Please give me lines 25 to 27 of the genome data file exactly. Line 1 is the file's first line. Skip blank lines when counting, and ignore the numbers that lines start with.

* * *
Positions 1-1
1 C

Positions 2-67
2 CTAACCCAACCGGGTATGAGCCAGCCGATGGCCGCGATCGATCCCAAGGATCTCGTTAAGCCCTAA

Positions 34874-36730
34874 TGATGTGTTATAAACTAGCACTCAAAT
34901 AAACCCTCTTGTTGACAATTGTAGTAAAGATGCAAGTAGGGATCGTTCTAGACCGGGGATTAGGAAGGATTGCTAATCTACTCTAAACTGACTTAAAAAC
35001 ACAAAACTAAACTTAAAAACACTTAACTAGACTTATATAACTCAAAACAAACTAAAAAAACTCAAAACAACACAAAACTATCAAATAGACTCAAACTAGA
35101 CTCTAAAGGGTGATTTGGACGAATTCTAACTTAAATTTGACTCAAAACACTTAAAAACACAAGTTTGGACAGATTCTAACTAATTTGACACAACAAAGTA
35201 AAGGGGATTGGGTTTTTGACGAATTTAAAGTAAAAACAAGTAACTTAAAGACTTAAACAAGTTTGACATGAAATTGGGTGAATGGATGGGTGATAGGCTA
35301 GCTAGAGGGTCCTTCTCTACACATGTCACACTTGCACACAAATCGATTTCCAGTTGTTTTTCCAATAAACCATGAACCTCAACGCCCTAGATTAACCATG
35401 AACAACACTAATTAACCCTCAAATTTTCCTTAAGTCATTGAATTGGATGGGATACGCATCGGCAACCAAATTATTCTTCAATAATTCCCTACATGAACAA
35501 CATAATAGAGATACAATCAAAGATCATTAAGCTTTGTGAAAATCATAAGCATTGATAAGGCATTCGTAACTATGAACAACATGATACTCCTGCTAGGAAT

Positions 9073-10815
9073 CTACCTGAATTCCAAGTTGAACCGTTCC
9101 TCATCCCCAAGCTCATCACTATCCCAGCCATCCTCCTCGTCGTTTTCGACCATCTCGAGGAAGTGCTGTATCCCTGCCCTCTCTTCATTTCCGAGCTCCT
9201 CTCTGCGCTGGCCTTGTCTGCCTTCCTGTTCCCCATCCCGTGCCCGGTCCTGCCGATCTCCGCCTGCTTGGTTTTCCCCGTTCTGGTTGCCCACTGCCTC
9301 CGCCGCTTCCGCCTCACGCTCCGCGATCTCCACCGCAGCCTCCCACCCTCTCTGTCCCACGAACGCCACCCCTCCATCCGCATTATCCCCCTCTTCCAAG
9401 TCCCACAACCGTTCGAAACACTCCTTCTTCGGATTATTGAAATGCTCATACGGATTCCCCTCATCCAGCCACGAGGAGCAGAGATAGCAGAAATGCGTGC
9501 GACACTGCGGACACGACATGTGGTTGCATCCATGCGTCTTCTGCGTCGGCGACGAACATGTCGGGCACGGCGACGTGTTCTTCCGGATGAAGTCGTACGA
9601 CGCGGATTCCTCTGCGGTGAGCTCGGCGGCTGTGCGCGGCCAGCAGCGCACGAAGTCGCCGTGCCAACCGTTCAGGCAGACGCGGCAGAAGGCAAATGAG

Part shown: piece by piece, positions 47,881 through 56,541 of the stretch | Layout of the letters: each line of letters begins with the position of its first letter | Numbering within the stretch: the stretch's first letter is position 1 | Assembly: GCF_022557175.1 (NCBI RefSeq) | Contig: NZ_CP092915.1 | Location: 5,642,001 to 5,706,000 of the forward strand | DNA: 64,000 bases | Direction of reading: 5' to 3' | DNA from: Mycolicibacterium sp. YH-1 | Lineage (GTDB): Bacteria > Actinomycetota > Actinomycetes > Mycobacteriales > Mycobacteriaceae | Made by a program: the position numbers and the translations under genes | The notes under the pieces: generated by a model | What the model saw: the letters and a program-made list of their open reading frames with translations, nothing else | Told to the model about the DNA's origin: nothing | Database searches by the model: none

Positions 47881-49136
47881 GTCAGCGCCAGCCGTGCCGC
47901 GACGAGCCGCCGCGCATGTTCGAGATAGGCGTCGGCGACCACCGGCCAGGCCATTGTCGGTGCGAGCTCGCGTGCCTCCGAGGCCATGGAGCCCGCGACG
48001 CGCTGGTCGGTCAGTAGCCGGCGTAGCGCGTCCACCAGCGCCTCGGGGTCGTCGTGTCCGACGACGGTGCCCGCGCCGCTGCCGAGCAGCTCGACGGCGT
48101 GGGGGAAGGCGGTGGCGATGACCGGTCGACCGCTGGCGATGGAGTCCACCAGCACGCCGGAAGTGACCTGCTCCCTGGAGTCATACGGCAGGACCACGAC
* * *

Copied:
47901 GACGAGCCGCCGCGCATGTTCGAGATAGGCGTCGGCGACCACCGGCCAGGCCATTGTCGGTGCGAGCTCGCGTGCCTCCGAGGCCATGGAGCCCGCGACG
48001 CGCTGGTCGGTCAGTAGCCGGCGTAGCGCGTCCACCAGCGCCTCGGGGTCGTCGTGTCCGACGACGGTGCCCGCGCCGCTGCCGAGCAGCTCGACGGCGT
48101 GGGGGAAGGCGGTGGCGATGACCGGTCGACCGCTGGCGATGGAGTCCACCAGCACGCCGGAAGTGACCTGCTCCCTGGAGTCATACGGCAGGACCACGAC